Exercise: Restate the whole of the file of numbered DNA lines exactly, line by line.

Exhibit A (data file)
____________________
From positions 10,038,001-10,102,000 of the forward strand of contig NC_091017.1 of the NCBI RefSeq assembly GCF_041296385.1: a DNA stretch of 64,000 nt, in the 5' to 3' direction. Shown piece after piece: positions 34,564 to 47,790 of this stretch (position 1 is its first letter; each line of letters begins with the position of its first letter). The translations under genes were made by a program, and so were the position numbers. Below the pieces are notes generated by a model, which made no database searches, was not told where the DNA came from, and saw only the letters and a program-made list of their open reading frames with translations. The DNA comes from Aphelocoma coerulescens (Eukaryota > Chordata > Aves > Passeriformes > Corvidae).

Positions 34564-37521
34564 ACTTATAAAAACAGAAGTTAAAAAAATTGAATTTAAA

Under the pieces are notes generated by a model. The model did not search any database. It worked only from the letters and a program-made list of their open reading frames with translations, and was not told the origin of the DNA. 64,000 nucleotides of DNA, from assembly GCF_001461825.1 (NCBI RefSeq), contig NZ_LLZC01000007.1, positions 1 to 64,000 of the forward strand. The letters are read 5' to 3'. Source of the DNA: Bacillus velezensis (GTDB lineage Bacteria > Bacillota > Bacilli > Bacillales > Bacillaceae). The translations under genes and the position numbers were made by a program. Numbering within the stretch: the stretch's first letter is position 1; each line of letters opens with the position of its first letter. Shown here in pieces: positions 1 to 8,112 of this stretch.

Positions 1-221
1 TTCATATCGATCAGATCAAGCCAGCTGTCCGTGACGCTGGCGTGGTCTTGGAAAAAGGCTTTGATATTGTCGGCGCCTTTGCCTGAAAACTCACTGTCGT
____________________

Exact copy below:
From positions 10,038,001-10,102,000 of the forward strand of contig NC_091017.1 of the NCBI RefSeq assembly GCF_041296385.1: a DNA stretch of 64,000 nt, in the 5' to 3' direction. Shown piece after piece: positions 34,564 to 47,790 of this stretch (position 1 is its first letter; each line of letters begins with the position of its first letter). The translations under genes were made by a program, and so were the position numbers. Below the pieces are notes generated by a model, which made no database searches, was not told where the DNA came from, and saw only the letters and a program-made list of their open reading frames with translations. The DNA comes from Aphelocoma coerulescens (Eukaryota > Chordata > Aves > Passeriformes > Corvidae).

Positions 34564-37521
34564 ACTTATAAAAACAGAAGTTAAAAAAATTGAATTTAAA

Under the pieces are notes generated by a model. The model did not search any database. It worked only from the letters and a program-made list of their open reading frames with translations, and was not told the origin of the DNA. 64,000 nucleotides of DNA, from assembly GCF_001461825.1 (NCBI RefSeq), contig NZ_LLZC01000007.1, positions 1 to 64,000 of the forward strand. The letters are read 5' to 3'. Source of the DNA: Bacillus velezensis (GTDB lineage Bacteria > Bacillota > Bacilli > Bacillales > Bacillaceae). The translations under genes and the position numbers were made by a program. Numbering within the stretch: the stretch's first letter is position 1; each line of letters opens with the position of its first letter. Shown here in pieces: positions 1 to 8,112 of this stretch.

Positions 1-221
1 TTCATATCGATCAGATCAAGCCAGCTGTCCGTGACGCTGGCGTGGTCTTGGAAAAAGGCTTTGATATTGTCGGCGCCTTTGCCTGAAAACTCACTGTCGT